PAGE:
The Act creating Nevada County authorized the appointment by the Governor of three commissioners to locate the County Seat. A temporary County Seat was fixed at Mt. Moriah and the first term of the County Court was held there in 1871. D.C. Tuttle was County Judge; J.S. Vandergrift was Sheriff, and A.B. Persons, Clerk. These were really temporary officers appointed by the Governor for no election in Nevada County had been held at this time. One term of the Circuit Court was also held in the old church at Mt. Moriah.

The commissioners appointed by the Governor to select the County Seat in Nevada County reported to the October Term, 1871 and fixed the County Seat at Rosston, where it remained until 1877. In this year an election was had seeking to move the County Seat to Prescott. Prescott received 1107 votes and Rosston 392 votes. The order removing the County Seat to Prescott is dated July 2nd, 1877. It was charged that this election was very unfair but the majority was so great that no effort was ever made to contest this election.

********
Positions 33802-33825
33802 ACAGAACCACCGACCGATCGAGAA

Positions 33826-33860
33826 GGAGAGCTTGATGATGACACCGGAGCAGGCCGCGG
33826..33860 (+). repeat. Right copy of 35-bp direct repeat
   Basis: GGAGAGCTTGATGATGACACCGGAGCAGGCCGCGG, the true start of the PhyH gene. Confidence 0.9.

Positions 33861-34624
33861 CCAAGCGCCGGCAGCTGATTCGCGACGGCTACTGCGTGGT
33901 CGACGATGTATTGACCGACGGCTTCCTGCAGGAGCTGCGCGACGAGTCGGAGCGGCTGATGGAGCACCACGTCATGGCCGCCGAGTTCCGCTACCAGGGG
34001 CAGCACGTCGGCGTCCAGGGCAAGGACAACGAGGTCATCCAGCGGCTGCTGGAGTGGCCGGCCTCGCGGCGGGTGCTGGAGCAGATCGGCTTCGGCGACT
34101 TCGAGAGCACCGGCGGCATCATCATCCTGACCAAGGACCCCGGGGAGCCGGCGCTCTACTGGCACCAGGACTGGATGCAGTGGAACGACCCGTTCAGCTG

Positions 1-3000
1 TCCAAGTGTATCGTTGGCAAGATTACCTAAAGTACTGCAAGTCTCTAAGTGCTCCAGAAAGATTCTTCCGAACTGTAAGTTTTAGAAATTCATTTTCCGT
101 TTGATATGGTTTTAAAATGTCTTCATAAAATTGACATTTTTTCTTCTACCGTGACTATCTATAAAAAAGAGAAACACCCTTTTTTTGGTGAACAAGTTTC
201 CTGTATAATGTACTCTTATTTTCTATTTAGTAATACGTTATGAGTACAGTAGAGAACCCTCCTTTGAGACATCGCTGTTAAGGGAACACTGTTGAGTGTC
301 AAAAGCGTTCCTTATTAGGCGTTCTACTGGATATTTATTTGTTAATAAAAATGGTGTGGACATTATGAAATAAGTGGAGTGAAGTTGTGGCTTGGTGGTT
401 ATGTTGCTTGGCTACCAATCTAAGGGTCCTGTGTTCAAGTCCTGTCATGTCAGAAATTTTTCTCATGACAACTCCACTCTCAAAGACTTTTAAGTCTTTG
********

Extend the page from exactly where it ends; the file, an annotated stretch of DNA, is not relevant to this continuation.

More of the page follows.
No Court House was built at Rosston and the town was named for Henry Ross who was at one time Treasurer of Nevada County. He was killed on the streets of Rosston by a man named Fincher, and Fincher escaped and was never brought to trial for this killing. Rosston had the distinction while the County Seat was there of having four Saloons and no churches.

Hempstead County has furnished many distinguished men whose names are well known in the History of Arkansas. General Grandison D. Royston of Washington was a member of the Constitutional Convention which framed the first Constitution of the State in 1836; but at that time he did not live in Hempstead County but later removed to Washington and was also a member and President of the Constitutional Convention of 1874 which Convention prepared the Constitution under which we now live. Mrs. R.P. Hamby of Prescott is a grand-daughter of General Royston.